One form of environment is the people you spend your time with. You have heard the saying, “You are what you eat.” Well, you also become the people with whom you spend your time, so be careful whom you share your energy with.

Go to a meditation meet up, or a yoga or exercise class. You are likely to find good company in these environments. Also, get involved here on this website. Make comments, join the upcoming courses and email me if you want to ask about anything.

“Environment is stronger than willpower.” -Paramahansa Yogananda

Meditation tip #9 - Be consistent

If you only take home one point, let it be this one: nothing is more important than consistency. Start with five minutes a day, and try your best to do it every single day.

I find visual aids and charts to be very helpful, so I’ve made a 30-day calendar checklist for you to download. You can grab it as part of the free “how to meditate starter pack” below.

Morning time is the best time to meditate for most people, so I recommend starting with this. If that doesn’t work, you could try the afternoon or evening. Do whatever works best for you and something you can stick with.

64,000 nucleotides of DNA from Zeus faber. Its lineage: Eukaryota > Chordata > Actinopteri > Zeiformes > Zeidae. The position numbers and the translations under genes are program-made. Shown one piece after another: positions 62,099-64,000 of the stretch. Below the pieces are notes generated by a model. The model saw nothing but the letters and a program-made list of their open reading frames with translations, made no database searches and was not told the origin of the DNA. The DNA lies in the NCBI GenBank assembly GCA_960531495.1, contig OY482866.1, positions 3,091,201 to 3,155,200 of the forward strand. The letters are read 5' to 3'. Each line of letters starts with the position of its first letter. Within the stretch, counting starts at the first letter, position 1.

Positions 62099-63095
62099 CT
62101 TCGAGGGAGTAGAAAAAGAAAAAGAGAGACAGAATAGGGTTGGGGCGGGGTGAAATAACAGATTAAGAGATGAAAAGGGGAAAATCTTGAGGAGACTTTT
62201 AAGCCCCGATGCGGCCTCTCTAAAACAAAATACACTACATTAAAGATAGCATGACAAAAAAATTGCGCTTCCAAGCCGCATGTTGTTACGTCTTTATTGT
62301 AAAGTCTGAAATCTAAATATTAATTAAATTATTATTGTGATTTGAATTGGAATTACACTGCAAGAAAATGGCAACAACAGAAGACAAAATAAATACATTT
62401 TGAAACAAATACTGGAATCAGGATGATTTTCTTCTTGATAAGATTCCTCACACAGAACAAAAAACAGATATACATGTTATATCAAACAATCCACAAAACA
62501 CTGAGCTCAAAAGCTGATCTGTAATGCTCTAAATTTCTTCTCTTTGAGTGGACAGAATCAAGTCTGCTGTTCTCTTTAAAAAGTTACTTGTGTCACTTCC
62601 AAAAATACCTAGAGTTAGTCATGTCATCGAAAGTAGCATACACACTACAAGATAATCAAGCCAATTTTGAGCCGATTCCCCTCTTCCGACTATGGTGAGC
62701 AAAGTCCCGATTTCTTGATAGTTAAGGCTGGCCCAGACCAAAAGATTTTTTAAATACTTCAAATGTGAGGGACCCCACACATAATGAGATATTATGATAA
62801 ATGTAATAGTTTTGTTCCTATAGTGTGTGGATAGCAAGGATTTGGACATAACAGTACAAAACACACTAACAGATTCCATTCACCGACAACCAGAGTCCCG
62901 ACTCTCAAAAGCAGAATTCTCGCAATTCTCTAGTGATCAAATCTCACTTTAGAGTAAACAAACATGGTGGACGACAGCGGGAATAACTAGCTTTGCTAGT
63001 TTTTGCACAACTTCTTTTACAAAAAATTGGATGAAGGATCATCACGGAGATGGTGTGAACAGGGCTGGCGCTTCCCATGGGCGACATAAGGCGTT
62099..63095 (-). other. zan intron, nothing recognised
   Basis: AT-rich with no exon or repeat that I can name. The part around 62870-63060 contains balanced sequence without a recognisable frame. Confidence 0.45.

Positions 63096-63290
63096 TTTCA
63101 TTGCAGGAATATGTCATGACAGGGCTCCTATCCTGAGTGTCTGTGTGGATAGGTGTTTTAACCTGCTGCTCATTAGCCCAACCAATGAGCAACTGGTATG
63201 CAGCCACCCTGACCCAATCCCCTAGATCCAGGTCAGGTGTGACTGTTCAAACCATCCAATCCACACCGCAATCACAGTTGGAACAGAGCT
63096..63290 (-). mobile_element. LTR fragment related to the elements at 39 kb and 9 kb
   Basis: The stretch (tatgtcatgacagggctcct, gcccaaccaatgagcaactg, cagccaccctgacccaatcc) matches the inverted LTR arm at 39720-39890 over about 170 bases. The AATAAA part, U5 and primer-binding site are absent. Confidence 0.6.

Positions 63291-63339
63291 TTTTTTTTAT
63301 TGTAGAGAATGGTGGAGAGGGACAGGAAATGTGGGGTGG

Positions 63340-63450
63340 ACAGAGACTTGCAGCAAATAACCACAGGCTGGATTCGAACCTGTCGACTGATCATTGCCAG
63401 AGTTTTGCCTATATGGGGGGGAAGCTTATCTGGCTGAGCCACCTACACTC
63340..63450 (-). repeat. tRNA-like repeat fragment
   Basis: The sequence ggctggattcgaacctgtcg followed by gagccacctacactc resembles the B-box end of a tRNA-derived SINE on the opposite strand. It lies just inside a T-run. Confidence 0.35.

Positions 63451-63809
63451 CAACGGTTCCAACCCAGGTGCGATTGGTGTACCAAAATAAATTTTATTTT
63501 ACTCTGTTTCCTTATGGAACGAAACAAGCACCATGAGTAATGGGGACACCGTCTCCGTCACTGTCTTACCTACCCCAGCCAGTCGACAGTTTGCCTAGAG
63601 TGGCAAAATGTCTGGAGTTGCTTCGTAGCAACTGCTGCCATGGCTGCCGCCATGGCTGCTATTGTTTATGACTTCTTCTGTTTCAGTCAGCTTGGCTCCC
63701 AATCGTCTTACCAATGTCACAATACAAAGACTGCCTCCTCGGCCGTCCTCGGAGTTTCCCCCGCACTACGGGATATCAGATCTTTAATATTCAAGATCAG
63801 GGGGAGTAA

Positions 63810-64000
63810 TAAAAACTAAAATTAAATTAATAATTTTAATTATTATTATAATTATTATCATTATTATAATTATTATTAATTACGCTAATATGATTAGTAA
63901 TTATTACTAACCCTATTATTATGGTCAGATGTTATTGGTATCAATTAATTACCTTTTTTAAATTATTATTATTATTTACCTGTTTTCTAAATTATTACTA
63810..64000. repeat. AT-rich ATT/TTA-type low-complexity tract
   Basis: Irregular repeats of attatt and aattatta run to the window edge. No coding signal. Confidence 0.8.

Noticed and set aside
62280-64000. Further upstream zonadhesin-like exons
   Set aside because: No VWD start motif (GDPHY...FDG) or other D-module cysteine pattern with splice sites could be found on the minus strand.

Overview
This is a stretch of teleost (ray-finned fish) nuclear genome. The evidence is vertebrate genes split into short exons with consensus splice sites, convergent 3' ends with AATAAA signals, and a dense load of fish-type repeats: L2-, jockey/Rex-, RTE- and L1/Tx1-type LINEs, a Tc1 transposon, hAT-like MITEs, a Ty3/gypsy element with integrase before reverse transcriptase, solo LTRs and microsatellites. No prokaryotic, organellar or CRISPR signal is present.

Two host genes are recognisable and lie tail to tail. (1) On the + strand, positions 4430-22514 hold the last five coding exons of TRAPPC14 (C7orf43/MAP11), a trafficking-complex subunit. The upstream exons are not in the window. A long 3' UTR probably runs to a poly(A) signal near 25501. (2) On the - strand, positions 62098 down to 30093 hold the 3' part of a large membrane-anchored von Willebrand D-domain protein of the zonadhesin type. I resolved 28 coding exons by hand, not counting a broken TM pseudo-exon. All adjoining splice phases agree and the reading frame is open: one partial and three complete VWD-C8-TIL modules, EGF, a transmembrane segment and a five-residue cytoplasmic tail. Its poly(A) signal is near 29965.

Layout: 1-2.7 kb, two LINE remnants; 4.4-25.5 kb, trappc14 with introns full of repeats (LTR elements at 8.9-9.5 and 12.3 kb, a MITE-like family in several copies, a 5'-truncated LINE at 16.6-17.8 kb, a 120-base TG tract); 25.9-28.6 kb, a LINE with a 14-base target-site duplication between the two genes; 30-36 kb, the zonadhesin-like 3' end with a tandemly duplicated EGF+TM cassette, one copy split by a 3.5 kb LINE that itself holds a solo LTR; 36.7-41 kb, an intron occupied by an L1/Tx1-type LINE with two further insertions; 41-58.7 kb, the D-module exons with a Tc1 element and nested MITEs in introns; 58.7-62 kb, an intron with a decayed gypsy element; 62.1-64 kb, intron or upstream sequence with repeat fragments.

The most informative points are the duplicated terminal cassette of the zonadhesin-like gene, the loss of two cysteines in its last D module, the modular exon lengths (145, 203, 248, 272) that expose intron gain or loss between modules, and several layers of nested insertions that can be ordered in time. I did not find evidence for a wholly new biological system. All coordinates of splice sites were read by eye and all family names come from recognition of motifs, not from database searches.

There will be days where you don’t feel like meditating for one reason or another. You’re too tired, too busy, too stressed or too unhappy. My advice to you is to meditate anyway. These are the best days to meditate because you teach yourself to stop and become present in difficult times. This builds discipline, routine and it is excellent for happiness, health, and well-being.

Finally, try to be consistent with the type of meditation you practice. If you skip around between teachers and different types of meditation, you will find you get confused and overwhelmed.

Choose a teacher and a practice you connect with and stick with them.

Meditation tip #10 - Develop devotion

Devotion is an important part of meditation and a way of going much deeper into our practice.